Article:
If you like growing something different then you could try Asparagus Peas. Asparagus peas are seen as a real gourmet delicacy and it has a unique flavour, and many people say it tastes like a cross between asparagus and a young pea. Personally I think it tastes more like a pea then asparagus.
It’s actually a vegetable that dates back to the 1590′s and recently it seems to be getting more popular.
The asparagus peas plant is small and produces very pretty maroon flowers which don’t look similar to a sweet-pea, the flowers are followed by the small seed pods – the asparagus pea – that you harvest.
Growing Asparagus Peas – Sowing Seed
It’s best to start the seed of under glass in pots or individual trays – sow early spring. Fill the pots or tray with multi-purpose compost, water and sow an individual seed in each pot. Cover and put in a cold frame or somewhere warm – at a temperature 19 – 21C. You can sow the seeds outdoors in late spring.
The asparagus pea will usually germinate between 7-14 days. Once the plants are sturdy you will need to harden them off – harden off is when you have grow the plant indoors or in a warm place, the plants now need to ‘harden’ to get used to the weather outdoors. When the plants are big enough around 2” put them outside on a warm day and bring them in at night, do this for several days and they plants can then be planted outside. You should always start on a nice day just for the plants to get used to a different temperature.
Growing Asparagus Peas – Soil
The asparagus pea prefers a light, well-drained soil and likes to be planted in a sunny position. They also need regular watering. They are a member of the legume family, so like other legumes the roots of the plant will fix nitrogen into the soil, that’s why many gardeners plant brassicas after legumes.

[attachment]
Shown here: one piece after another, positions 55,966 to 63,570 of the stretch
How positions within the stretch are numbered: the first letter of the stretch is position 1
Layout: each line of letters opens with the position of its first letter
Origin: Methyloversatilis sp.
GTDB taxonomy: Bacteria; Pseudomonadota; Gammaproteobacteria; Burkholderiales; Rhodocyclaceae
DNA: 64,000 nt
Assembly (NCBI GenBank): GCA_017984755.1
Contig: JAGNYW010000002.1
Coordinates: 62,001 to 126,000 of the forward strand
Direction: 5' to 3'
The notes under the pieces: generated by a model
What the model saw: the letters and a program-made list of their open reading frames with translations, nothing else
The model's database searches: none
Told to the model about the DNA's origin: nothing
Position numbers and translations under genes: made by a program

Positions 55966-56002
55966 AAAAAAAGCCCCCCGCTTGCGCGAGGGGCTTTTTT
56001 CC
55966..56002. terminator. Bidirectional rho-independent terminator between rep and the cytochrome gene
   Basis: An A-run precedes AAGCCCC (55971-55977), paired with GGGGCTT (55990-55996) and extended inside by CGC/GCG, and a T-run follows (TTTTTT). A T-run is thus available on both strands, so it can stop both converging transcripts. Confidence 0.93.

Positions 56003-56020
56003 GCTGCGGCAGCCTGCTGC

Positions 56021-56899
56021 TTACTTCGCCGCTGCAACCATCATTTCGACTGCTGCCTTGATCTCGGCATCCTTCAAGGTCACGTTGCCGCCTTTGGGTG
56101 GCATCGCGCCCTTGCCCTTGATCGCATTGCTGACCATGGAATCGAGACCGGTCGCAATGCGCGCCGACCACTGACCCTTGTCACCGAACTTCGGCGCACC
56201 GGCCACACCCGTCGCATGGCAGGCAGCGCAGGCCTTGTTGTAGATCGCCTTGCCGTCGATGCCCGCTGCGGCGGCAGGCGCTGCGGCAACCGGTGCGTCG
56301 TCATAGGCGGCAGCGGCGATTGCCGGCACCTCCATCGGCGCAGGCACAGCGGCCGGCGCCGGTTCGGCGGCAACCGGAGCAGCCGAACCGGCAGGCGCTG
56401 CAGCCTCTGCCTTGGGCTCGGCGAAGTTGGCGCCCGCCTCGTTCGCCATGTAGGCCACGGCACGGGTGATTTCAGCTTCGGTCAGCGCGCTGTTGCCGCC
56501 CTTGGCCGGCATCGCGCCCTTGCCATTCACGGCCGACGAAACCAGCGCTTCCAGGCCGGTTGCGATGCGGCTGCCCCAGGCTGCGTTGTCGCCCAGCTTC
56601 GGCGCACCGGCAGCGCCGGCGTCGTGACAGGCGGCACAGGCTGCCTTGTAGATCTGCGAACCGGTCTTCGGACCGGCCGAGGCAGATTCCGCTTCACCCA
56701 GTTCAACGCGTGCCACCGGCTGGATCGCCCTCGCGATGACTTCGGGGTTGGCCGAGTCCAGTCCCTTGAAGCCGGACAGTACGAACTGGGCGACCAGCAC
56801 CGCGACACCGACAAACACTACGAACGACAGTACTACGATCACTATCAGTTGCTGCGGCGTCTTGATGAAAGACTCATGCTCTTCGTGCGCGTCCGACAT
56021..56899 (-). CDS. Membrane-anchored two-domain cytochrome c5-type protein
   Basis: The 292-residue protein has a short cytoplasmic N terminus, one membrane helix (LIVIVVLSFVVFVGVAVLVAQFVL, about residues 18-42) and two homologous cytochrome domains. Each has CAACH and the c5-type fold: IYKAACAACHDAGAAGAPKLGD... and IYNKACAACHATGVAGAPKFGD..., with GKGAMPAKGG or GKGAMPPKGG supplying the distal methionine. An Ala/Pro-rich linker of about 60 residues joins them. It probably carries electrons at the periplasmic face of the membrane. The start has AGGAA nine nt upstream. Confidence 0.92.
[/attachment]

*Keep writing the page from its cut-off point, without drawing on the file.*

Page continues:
Plant them outside when all risk of frost is gone. Plant them about 4” apart. They grow to a height of 12”.
Growing Asparagus Peas – Harvesting
The asparagus peas will be ready in around 50 to 60 days after planting out,
Soon after flowering you’ll see small winged pods which should be harvested when they are about 1 – 1½” long, don’t let them grow much bigger as they become stringy and tough very quickly.
If you pick the asparagus pea regularly then they will crop all summer long.
- Pick the pods often while young and tender.
- Don’t allow pods to get more than 1 – 1½” long.
- You can steam the asparagus pea and serve butter with a little bit of salt and pepper – it’s a vegetable that can go with any meal or can be served as a delicious starter. Asparagus peas can also be eating raw in salads.